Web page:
For almost 2000 years Judas Iscariot has been portrayed as the betrayer of Jesus. We are told that for 30 pieces of silver he sold out the man he thought was the Messiah.
The Gospel of Judas was discovered in the 1970s in Egypt but was not translated into English until 2006. Before its discovery the title was known from Irenaeus of Lyon, who denounced the Gospel of Judas in around 180 as a text read by people he called Gnostics.
Sadly the original Greek text which was part of codex V in the Nag Hammadi Library was lost – the version recovered was a Coptic (ancient Egypt) translation written several hundred years later.
Today the manuscript is in over a thousand pieces. Numerous sections are missing as a result of poor handling and storage. Only 13 of the original 31 leaves have survived.
The Gospel of Judas presents Judas as the disciple who understood Jesus better than all others, was his devoted friend and confidante, and did what he did at Jesus’ own request – part of a predetermined divine plan.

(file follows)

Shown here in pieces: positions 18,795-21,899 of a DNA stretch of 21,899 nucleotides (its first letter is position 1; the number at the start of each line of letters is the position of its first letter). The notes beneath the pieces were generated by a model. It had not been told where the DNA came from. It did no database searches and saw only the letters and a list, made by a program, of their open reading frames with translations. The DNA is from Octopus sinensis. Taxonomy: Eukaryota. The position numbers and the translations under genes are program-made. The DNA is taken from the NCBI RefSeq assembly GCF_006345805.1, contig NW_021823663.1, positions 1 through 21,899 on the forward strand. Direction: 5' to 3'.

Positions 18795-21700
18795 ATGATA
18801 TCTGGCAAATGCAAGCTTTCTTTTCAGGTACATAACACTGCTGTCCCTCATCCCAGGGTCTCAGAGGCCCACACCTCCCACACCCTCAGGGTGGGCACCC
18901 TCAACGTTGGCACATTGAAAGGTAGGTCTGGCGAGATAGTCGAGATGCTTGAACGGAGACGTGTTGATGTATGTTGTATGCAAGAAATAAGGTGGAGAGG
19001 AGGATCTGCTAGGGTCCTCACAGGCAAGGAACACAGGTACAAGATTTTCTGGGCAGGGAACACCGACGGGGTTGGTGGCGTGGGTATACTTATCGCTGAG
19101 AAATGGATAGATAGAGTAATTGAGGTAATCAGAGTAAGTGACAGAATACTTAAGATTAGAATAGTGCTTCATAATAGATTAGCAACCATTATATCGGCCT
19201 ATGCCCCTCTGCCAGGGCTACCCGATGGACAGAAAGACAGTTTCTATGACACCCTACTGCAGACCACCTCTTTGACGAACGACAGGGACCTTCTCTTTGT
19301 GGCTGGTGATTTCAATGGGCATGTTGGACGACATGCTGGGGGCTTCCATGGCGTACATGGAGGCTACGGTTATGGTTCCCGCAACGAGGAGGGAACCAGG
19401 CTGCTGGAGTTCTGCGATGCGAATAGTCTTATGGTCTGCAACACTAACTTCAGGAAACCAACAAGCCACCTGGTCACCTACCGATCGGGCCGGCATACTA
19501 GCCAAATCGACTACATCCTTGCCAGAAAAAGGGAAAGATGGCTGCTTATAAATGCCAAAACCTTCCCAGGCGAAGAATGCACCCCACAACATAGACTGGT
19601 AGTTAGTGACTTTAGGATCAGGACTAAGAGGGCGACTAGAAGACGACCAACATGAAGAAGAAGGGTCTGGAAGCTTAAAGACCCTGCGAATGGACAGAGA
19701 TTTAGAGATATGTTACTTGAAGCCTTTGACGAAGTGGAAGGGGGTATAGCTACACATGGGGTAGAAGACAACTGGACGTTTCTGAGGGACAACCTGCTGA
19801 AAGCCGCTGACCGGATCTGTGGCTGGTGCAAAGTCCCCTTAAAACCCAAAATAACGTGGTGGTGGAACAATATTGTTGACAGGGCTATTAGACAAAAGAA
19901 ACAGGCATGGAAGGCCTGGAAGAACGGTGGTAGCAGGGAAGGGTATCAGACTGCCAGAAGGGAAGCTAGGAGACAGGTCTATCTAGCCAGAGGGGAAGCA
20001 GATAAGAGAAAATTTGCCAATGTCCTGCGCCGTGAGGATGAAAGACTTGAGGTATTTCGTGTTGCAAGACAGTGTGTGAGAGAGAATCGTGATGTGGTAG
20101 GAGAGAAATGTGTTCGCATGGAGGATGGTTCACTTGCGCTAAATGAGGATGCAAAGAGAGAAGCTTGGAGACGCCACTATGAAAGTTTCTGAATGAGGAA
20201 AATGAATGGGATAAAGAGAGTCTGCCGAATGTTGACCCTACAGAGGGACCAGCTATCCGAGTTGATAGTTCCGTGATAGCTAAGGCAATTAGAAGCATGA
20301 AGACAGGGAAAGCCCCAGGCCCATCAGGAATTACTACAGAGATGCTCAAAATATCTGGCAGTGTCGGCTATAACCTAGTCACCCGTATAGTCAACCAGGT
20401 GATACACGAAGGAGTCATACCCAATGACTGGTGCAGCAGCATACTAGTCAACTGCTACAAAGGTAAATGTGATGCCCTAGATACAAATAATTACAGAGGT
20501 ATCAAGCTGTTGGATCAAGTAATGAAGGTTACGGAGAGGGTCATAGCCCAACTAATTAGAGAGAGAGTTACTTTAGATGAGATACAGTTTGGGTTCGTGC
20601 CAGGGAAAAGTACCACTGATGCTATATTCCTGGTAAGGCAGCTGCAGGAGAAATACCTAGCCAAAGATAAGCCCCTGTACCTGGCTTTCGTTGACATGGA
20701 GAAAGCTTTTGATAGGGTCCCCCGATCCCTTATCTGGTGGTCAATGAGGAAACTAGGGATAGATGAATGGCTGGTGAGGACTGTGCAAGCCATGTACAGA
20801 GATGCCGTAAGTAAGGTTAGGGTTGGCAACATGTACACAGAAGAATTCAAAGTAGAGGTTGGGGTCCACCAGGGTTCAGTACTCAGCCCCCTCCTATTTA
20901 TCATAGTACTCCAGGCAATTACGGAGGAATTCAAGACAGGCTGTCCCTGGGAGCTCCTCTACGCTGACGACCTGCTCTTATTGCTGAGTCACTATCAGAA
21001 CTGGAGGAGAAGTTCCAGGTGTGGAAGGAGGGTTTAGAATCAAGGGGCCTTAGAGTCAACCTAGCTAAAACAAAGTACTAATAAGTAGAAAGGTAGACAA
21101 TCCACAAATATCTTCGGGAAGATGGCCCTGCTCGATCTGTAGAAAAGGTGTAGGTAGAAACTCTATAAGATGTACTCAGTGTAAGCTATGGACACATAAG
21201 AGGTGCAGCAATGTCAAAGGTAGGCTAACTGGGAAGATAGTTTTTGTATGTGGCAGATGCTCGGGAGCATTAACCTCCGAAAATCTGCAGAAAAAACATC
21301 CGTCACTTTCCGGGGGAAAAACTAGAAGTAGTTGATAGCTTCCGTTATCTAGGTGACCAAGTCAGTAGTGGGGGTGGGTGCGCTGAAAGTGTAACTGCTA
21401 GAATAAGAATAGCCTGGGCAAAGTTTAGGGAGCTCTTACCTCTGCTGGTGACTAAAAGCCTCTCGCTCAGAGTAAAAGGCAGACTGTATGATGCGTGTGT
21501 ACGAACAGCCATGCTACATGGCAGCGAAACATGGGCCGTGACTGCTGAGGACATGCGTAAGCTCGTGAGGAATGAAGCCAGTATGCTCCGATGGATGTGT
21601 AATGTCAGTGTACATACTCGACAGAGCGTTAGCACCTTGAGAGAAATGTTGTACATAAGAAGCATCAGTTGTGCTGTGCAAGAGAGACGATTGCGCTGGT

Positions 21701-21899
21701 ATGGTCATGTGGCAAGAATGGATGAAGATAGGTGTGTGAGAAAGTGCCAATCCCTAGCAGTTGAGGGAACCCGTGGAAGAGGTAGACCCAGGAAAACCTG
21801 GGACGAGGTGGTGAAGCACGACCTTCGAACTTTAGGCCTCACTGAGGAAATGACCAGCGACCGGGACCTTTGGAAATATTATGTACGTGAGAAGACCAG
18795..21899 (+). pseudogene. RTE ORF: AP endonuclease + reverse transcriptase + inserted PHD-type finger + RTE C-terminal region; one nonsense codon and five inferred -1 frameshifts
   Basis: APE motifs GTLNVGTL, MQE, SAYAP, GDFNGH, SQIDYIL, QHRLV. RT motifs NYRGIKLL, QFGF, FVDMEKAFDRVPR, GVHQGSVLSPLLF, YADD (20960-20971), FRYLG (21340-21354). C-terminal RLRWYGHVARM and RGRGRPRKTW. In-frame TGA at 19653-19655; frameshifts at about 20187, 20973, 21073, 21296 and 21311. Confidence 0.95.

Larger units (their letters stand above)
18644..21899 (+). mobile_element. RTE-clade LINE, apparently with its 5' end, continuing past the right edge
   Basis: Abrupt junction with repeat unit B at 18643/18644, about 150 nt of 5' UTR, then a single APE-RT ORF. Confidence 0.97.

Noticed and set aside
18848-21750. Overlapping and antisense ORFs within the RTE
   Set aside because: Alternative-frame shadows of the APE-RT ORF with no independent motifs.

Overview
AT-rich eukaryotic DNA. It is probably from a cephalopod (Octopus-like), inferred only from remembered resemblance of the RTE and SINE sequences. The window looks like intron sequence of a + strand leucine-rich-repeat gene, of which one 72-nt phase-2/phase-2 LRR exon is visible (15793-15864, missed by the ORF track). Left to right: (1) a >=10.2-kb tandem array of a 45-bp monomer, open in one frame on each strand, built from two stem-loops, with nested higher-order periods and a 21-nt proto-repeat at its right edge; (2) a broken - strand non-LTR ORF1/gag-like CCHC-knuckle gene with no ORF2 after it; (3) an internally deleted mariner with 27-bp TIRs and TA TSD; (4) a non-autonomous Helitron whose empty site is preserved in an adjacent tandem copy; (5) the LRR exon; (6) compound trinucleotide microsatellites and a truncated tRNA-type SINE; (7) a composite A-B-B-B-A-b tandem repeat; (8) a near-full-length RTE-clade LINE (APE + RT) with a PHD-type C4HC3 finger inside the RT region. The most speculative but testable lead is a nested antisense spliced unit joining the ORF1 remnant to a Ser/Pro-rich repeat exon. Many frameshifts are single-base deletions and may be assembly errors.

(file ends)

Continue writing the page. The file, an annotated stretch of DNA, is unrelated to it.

The text opens with:-
“The secret revelatory discourse that Jesus spoke with Judas Iscariot in the course of a week, three days before his passion.”
Jesus comes across his disciples as they are celebrating a holy meal together, and he laughs. He laughs a great deal in this text, as he does in the Secret Book of John. Jesus maintains he is not laughing at the disciples, but at their overly scrupulous desire to do the will of their god. The disciples are baffled, professing Jesus as the son of their god, but Jesus insists their god is the demiurge, the creator of this world (Yaldabaoth in the Secret Book of John), not the “great invisible Spirit”. The disciples are angry but only Judas accepts Jesus’ invitation to stand before him. Judas averts his gaze as he says to Jesus,